Shadow Cornerbacks – The Big Four

| May 8, 2014

Joe HadenAt ProFootballFocus we watch every snap of every game and use that data to gain an edge at fantasy football. One of the ways we use that information is to follow pre-snap wide receiver vs. cornerback positional alignments. This allows us to identify cornerbacks who are asked to shadow top receivers, rather than just arbitrarily assigning them the moniker of being a shutdown corner because of the perceived status and ability.

Now we have compiled all the data for the 2013 season we can take a look at just how many cornerbacks are asked to track players around the field on a regular basis, how that effects their stat line in comparison to their peers, and start to identify the elite cornerbacks playing the game today. Let’s start by looking at a few stats raised by the data.

  • Only 16 cornerbacks (min. 600 snaps) spent over 40% of snaps covering a WR1.
  • Only 17 cornerbacks played four or more games as a shadow corner.

Despite prevailing beliefs that a team’s No. 1 cornerback is assigned the opposing team’s #1 receiver on a weekly basis, the data tells a different story. The number of players who are given such a role in the defense is in the minority, and in fact only six cornerbacks were used in a shadow role for more than half of their games in 2013 (more on them later).

Being asked to play such a role in no easy feat. Despite being some of the most talented players at their position on the planet, they are facing equally gifted individuals lining up at wide receiver. The evolution of the game in the modern era is also having an effect, as rules have been changed to favour high-powered, high-scoring, often aerial-led offenses.

  • Of the 13 cornerbacks to allow six or more touchdowns, five had played 40 percent or more of snaps covering WR1s.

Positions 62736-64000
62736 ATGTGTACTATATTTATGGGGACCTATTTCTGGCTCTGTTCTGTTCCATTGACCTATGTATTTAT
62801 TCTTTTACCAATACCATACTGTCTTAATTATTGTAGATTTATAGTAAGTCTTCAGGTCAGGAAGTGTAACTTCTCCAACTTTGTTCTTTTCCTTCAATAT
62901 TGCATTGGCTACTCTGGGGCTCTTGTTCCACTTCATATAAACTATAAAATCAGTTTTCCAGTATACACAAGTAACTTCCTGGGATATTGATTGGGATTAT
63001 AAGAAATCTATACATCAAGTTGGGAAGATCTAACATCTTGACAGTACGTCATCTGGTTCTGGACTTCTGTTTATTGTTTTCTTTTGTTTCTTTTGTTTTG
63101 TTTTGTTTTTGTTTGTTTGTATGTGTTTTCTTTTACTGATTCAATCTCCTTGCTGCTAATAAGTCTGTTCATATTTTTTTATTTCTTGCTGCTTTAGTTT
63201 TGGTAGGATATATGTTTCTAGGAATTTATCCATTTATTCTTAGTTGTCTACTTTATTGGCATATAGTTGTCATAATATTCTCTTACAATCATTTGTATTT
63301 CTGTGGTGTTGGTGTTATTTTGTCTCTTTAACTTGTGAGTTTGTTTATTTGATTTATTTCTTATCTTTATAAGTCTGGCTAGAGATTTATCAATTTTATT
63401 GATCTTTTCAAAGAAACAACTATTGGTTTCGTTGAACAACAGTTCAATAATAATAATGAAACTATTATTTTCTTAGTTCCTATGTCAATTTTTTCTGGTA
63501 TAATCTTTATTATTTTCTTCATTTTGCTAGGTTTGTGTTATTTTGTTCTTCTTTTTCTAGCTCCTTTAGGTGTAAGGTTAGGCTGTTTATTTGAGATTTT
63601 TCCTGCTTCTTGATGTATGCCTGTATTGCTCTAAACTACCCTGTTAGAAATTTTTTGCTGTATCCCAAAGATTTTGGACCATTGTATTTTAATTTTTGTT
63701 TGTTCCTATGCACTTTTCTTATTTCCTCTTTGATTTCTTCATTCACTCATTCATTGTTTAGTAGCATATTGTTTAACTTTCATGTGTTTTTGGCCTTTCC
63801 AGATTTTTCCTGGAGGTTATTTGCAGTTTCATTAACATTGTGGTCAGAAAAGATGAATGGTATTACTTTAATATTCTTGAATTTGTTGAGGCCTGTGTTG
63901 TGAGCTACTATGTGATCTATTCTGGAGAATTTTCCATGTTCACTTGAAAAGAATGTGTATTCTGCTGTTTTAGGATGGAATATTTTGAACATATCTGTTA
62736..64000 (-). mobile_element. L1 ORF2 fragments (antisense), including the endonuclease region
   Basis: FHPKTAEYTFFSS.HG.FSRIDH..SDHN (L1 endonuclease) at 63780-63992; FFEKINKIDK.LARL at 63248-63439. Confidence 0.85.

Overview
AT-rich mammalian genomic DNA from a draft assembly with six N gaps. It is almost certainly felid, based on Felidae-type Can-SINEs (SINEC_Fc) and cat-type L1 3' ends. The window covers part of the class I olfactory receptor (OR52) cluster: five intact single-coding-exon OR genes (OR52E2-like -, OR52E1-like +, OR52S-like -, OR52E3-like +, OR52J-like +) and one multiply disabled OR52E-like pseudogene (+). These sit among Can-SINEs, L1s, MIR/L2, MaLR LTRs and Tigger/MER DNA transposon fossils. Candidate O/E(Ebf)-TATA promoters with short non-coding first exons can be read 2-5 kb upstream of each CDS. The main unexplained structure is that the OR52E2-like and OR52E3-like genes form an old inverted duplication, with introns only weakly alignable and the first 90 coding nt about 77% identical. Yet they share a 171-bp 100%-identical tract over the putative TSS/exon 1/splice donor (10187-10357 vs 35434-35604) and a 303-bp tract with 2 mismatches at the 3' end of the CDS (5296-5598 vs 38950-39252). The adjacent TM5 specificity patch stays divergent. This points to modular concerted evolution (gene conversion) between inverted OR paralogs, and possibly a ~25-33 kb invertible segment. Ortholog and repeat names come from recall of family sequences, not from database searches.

• Of the 15 cornerbacks who made four or more interceptions, six had played 40 percent or more of snaps covering WR1s.

For me cornerback is one of the most thankless jobs in the NFL. Recently I read that playing cornerback in the NFL was running around for 60 minutes and being granted the privilege to potentially cost your team the game. On the flip side, when you do your job well, no-one notices you. You don’t get targeted because your coverage is tight, so you don’t get a sniff of the ball for the entire game. Fans watching on TV might not have even heard your name mentioned during the game other than your talking head introduction in those first ten minutes. Congratulations, you had a great game!

To take a closer look at the collated data for the 2013 season, read 2013 Cornerback Coverage Responsibilities.

The shadow cornerbacks though will be tracking the opposing team’s top receiver around the field, which almost guarantees them action, both good and bad as evidenced by the touchdowns vs interceptions statistics. They have nowhere to hide and it’s these guys I wanted to focus on a little more in this article.

 

The Big Four

When analysing this data it became clear quite early in the season there are four cornerbacks currently in the league that are regularly given a shadowing responsibility, typically on the opposition’s primary receiving threat. All four spent over 55% of snaps on WR1s, combining to allow 22 touchdowns, but also notched up 14 interceptions. There are certainly some mixed opinions on these players ranging from elite, to awful and over-rated…

Joe Haden – Cleveland Browns

Name

TA

%Ct

Yds

Yds/Sn

TD

In

PDI/TA

Shdw

WR1

WR2

WR3

Other

SlotCB

Joe Haden

99

55.6

557

0.52

6

4

16.2%

10

65%

13%

10%

8%

5%

 

When looking at the data Joe Haden immediately jumps out at you. His 65 percent of snaps covering WR1s is much greater than his peers, and his ten games as a shadow corner also rank as the equal second most in the league. In fact, Haden was covering WR1s over 70 percent of the time before the final few games of the season. He did not play in Week 17, was not used as a shadow corner against the Jets in Week 16 (why would you need one?) where he played LCB and saw most of his snaps against WR2 David Nelson, and split his time between Brandon Marshall and Alshon Jeffery in Week 15.